"There is no record of a culture entering abruptly into the period of contending states. It is always a slow development; and the first step is a merciless questioning of all that was once held sacred. INner certainties cease to exist, are dissolved before the ruthless probings of scientific and analytic minds. The skeptic becomes the highest type of being.
"I say that this culture ended abruptly in its most flourishing age. The sociological effects of such a catastrophe would be a sudden vanishing of morals, a reversion to almost bestial criminality, unleavened by any sense of ideal, a callous indifference to death."
For van Vogt, religion isn't an opponent to progress, it is the glue that holds a functioning society together. Without it, things fall apart, and the sleep of faith breeds monsters like the Coeurl. Van Vogt's attitude toward religion is one of Protestant rationalism, an almost Weberian consideration of the societal benefits of shared faith.
The role of religion at the inception of the golden age of SF gets even more complicated with the consideration of the nonfictional content of this issue of Astounding. In 1939 Asimov wasn't just an author, he was also a fan and letterhack, and the magazine that boasted his first sale to Campbell also contains a letter from the young writer. In responding to another reader's comments on the role of women in society (and, by extension, in SF), Asimov shows a very different attitude than that presented in "Trends":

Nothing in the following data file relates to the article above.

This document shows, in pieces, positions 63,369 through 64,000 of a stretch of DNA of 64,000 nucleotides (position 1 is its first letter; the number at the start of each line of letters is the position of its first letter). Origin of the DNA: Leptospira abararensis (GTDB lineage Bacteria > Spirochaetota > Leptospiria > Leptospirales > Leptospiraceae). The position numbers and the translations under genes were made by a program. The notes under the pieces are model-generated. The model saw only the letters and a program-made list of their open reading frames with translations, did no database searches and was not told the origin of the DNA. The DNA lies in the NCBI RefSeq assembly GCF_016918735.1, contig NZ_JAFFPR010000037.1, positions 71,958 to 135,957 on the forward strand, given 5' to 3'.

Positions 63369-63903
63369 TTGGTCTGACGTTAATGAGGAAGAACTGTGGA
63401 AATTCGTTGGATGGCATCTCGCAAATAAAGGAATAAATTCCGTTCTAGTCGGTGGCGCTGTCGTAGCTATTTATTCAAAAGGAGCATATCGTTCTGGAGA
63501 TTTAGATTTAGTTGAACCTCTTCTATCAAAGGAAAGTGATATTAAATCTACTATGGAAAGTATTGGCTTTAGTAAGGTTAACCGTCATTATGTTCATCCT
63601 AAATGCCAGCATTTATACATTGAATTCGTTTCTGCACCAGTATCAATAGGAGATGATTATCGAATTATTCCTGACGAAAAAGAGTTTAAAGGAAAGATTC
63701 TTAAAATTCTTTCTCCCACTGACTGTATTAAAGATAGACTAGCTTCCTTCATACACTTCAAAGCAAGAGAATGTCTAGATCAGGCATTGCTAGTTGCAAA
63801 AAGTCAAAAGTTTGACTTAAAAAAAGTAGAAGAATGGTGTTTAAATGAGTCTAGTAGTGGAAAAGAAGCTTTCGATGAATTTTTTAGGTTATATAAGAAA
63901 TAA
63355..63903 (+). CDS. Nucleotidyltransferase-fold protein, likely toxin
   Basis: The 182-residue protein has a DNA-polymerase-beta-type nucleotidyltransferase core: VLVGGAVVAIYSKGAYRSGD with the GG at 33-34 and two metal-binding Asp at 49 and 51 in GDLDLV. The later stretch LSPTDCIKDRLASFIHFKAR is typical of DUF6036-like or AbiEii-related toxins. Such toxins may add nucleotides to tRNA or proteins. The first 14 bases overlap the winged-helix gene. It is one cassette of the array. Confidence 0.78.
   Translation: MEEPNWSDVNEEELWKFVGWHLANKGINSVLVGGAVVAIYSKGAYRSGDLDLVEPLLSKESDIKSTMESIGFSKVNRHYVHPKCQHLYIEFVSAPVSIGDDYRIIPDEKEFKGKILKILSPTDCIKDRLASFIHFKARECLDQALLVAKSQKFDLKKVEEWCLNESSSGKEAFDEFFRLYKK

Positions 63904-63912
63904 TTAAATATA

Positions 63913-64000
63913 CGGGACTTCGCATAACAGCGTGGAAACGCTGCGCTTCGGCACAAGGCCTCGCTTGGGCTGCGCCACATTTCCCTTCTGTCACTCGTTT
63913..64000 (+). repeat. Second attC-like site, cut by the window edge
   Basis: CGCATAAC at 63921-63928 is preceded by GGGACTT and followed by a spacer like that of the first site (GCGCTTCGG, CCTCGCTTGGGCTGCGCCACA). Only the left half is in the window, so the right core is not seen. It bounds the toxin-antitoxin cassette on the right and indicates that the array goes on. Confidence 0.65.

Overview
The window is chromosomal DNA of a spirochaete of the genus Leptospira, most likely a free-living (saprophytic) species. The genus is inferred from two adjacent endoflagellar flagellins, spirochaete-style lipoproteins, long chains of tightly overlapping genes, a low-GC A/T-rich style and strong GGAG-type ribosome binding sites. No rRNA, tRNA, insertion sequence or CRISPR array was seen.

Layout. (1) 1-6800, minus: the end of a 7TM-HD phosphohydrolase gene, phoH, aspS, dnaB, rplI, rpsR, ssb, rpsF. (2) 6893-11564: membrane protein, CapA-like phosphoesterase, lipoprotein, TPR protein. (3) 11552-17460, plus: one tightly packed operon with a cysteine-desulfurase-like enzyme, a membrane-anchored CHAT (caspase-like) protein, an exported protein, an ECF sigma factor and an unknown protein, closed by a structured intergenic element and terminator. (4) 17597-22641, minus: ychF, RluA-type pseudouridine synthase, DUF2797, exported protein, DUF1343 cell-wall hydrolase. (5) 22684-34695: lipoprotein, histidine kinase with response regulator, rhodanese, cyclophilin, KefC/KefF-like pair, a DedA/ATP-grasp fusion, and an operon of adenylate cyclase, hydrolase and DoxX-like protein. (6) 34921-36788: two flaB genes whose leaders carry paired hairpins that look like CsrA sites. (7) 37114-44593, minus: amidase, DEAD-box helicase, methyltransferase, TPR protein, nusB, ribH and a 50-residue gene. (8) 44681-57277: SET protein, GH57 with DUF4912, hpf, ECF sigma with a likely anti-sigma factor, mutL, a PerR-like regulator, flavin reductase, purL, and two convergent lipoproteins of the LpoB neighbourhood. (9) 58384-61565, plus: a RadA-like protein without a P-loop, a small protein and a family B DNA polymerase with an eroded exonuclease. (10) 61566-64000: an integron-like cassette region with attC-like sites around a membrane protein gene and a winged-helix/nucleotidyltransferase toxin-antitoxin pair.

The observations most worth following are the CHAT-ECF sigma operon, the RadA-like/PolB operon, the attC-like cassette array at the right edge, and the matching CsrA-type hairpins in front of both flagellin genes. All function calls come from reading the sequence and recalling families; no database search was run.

"Who says that only men are responsible for war and repression?... How about Catherine II of Russia? How about Catherine de Medici of France? How about Semiramis of Assyria? How about Queen Elizabeth of England? A sweet lot—not... On the other hand, the great philosophers and the great religious leaders of the world—the ones who taught truth and virtue, kindness and justice—were all, all men."
Of course, the most apparent thing about this letter is its unabashed sexism.* But it's telling that Asimov's example to show the inherent superiority of women over men doesn't come from science, it comes from religion. He presents the highest expression of human achievement as spiritual—quite a surprise from someone who is, today, considered wholly atheist. Taken in this context, "Trends" takes on the appearance not of an attack on faith itself, but on a particular kind of faith, a close-mindedness that has forgotten the wisdom of those great teachers of "truth and virtue, kindness and justice."
So let's ask it again: was golden age SF atheistic? SF certainly became mystical in the '60s and '70s, and that spirituality had not yet developed. But, more importantly, neither had atheism. The spiritual visions of later authors like Philip K. Dick, Robert Silverberg, and Samuel R. Delany the anti-religious sentiment of Arthur C. Clarke and the later Asimov both grew from seeds planted in the soil of the golden age. But that soil nurtured both equally. The authors of the golden age had a variety of attitudes toward religion, and individual authors could present what seem to us contradictory arguments. The golden age may have had individually atheistic authors, but their attitudes changed over time and were often more complex than present-day understandings of the term allow. Atheism has changed a lot over the last few decades, and assuming Dawkins-style attitudes of even the most secularist of golden age authors is ultimately anachronistic.
*My initial thought on reading this was just how wrong he is, too. The first preacher in Christianity was a woman, for cryin' out loud.**
**My second thought was—wow, is that the first use of "not" as a single-word, humorous negation? Should we add to the list of Asimov's achievements the accurate prediction of Wayne's World?
Illustrations: cover by Graves Gladney; "Trends" illustration by Paul Orban; "Black Destroyer" illustration by Kramer.